• Fees: Most business banking accounts have monthly and annual fees. Make sure to look for one that waives or reduces the monthly fees if you maintain a certain amount. 
  • Minimum deposit and balance requirement: Some business banking accounts require a minimum opening deposit amount and maintaining a certain balance. It’s best to find an account that doesn’t require a large deposit or high balance requirement. 
  • Interest rates: The highest interest often provides the highest return on investment, but it shouldn’t be the only priority when choosing a transaction account. Most accounts with high interest rates also come with increased monthly fees that could cancel out your earning potential.
  • Transaction limits: Certain banking accounts restrict the number of deposits and withdrawals you can make each month.
  • Employee debit cards: You can give your employees limited access to your business banking account for company purchases. However, not all banks offer this perk. It would be beneficial to choose a business banking account that offers employee debit cards.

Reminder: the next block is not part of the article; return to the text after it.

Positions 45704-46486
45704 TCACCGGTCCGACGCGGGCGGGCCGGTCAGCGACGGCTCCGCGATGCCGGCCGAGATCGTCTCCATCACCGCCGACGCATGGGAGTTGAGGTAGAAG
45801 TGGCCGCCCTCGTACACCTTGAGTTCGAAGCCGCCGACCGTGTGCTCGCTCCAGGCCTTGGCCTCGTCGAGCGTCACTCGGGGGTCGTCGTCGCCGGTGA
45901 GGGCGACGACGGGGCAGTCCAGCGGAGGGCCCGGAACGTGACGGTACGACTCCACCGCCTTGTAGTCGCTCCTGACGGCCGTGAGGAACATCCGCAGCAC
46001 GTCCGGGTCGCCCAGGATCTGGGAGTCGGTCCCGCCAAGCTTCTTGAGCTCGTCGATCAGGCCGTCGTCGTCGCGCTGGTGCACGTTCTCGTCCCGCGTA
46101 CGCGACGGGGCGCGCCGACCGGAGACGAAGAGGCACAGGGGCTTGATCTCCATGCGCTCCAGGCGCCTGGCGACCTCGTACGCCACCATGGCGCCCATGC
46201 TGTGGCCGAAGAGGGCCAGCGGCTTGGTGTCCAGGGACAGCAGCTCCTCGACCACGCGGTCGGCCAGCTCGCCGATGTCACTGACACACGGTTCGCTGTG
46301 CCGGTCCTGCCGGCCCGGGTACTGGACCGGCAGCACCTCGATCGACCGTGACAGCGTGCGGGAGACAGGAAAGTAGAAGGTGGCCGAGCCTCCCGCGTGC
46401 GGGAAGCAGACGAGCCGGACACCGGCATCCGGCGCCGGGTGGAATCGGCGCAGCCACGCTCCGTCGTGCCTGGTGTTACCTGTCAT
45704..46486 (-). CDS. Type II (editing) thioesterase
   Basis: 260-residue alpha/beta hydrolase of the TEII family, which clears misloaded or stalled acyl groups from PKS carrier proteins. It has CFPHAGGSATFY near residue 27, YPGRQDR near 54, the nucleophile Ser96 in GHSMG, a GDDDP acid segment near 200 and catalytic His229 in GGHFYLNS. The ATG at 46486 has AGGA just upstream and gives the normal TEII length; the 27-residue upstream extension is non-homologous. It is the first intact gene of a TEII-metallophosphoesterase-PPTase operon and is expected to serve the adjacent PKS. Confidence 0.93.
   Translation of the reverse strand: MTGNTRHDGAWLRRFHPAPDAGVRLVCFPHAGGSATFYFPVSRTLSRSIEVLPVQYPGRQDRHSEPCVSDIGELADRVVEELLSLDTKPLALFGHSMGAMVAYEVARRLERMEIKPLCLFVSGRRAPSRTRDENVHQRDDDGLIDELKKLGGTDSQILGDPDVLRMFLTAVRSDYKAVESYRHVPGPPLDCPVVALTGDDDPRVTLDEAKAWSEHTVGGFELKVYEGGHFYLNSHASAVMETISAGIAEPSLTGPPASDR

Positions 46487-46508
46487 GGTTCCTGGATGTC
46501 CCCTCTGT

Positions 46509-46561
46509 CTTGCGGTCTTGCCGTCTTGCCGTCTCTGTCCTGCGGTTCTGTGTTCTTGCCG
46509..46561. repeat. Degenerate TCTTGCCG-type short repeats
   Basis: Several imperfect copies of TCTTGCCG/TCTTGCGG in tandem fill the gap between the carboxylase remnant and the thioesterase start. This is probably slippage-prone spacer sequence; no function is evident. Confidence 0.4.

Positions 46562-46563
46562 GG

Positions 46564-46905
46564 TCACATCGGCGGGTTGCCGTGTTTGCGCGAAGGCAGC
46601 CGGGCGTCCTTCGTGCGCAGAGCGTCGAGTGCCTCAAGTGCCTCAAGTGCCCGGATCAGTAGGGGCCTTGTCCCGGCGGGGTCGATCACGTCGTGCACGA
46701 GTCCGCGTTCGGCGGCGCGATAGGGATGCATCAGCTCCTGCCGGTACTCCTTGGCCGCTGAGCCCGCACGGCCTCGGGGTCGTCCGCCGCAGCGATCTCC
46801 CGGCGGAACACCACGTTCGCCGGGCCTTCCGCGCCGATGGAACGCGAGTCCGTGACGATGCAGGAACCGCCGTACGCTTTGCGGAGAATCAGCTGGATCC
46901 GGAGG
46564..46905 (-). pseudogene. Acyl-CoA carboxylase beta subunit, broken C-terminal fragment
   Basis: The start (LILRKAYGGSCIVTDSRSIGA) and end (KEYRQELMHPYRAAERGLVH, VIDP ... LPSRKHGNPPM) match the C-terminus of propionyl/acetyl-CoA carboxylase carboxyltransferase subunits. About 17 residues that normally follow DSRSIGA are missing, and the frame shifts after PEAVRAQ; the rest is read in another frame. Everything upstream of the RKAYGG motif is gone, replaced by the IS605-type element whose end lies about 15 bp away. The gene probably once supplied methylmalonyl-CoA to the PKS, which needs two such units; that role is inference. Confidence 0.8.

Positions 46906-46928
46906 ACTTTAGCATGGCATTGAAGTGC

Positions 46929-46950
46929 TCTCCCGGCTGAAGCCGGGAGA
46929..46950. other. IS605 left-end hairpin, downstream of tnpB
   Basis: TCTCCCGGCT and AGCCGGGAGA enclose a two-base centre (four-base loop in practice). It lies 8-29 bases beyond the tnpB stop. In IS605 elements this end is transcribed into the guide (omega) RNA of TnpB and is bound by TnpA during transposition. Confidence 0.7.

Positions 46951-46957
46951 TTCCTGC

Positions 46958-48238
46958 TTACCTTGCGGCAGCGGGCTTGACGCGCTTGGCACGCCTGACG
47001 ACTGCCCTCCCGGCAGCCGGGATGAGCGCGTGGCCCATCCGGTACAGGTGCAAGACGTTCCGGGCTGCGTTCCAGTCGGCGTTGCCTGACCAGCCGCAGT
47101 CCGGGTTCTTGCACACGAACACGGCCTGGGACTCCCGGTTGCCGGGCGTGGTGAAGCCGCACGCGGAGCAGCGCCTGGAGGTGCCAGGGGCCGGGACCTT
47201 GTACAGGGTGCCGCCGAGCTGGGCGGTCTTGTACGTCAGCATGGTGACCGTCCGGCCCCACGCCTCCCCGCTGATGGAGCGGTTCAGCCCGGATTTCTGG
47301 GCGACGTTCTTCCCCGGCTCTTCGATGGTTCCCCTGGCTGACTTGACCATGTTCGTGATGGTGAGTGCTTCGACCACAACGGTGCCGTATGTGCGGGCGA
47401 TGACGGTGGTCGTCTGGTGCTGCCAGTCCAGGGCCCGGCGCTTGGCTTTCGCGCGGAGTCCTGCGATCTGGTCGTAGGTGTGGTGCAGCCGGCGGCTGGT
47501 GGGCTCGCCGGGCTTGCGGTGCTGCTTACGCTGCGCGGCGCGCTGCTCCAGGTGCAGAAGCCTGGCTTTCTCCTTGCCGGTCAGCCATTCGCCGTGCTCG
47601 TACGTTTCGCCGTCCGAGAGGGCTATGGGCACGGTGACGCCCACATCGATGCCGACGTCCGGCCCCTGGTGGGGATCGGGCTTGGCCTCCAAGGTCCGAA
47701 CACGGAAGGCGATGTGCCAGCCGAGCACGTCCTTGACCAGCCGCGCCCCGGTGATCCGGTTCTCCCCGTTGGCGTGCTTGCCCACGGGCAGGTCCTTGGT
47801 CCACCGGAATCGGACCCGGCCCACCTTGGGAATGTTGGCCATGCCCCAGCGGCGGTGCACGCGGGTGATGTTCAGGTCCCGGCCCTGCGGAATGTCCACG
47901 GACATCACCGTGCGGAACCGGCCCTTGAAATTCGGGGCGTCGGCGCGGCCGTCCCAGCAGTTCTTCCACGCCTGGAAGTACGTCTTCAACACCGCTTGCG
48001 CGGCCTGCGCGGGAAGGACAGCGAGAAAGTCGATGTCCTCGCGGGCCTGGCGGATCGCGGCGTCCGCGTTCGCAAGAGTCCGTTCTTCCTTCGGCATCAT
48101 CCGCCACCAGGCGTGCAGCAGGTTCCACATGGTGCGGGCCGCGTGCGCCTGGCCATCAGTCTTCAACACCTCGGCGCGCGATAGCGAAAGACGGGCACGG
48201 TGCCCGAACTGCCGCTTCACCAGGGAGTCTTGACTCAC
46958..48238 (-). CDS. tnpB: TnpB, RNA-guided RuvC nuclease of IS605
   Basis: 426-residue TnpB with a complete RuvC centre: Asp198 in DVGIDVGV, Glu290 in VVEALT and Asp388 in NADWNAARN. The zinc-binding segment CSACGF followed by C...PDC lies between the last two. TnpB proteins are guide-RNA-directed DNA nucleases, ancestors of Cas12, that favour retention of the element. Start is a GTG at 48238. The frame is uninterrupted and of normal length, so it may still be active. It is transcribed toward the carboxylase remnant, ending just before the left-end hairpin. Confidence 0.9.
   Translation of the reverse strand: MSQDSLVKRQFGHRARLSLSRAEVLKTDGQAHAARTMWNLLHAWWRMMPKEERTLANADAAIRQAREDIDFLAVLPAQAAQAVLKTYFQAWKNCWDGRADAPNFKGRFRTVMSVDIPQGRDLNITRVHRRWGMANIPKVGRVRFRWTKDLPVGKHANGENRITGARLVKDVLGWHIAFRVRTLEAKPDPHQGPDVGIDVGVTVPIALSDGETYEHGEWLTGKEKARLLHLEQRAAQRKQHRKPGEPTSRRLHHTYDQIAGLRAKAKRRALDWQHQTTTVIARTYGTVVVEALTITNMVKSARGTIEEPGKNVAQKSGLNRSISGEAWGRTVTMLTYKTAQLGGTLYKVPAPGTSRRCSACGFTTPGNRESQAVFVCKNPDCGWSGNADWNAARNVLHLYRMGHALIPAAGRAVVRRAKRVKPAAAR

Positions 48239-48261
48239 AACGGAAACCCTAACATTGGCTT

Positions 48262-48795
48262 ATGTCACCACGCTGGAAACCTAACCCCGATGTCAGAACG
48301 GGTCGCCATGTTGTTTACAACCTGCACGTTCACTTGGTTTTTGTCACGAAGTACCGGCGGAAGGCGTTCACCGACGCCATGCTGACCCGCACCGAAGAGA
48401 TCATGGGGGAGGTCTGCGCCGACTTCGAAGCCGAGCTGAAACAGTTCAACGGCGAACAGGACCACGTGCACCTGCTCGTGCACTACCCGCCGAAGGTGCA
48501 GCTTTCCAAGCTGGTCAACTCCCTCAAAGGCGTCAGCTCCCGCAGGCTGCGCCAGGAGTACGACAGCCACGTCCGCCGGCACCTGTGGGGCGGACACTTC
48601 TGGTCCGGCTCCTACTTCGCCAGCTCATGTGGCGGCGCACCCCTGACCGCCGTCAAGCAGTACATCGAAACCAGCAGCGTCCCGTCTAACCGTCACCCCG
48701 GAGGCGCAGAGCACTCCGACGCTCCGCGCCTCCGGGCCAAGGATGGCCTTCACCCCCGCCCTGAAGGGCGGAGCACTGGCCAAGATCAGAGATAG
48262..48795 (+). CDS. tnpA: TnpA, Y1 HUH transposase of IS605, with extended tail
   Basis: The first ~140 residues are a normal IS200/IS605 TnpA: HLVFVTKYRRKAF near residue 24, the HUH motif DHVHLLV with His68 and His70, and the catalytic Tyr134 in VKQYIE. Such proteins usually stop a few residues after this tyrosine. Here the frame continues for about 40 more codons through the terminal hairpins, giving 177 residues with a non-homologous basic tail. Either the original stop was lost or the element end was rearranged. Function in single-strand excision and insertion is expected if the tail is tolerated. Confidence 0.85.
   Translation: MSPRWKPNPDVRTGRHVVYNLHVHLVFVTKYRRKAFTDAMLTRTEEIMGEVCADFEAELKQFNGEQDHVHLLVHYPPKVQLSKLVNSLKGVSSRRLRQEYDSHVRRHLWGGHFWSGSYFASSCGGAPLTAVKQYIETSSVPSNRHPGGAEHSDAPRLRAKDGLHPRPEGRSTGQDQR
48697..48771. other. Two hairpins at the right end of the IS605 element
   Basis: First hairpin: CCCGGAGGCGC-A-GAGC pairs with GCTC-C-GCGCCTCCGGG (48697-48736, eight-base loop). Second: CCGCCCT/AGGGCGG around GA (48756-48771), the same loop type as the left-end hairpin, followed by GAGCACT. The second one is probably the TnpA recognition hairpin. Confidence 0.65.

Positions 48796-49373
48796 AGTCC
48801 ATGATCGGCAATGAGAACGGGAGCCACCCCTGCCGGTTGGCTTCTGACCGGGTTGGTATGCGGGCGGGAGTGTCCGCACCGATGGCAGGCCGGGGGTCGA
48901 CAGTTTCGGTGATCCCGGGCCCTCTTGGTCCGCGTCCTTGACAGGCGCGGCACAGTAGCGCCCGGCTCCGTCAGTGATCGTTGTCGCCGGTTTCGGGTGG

• Online services: With new technology on the rise, certain banks offer online services. Manage your funds and get all your banking down in the comfort of your home or office. However, not all online banks have physical branches in every town, so make sure to check to see if your business bank has a location nearby.
  • Sign-up bonuses: While sign-up bonuses aren’t standard at most banks, certain business banking accounts will offer new customers cash bonuses for signing up, making a certain deposit and maintaining a specific balance.

What do you need to open a business bank account?



Illustration of business bank account documents.

One of the biggest differences between personal vs business banking accounts is the application process and requirements. 


Nearly everyone can open a personal banking account, but to open a business banking account you will need to produce various forms of documentation such as your business licence.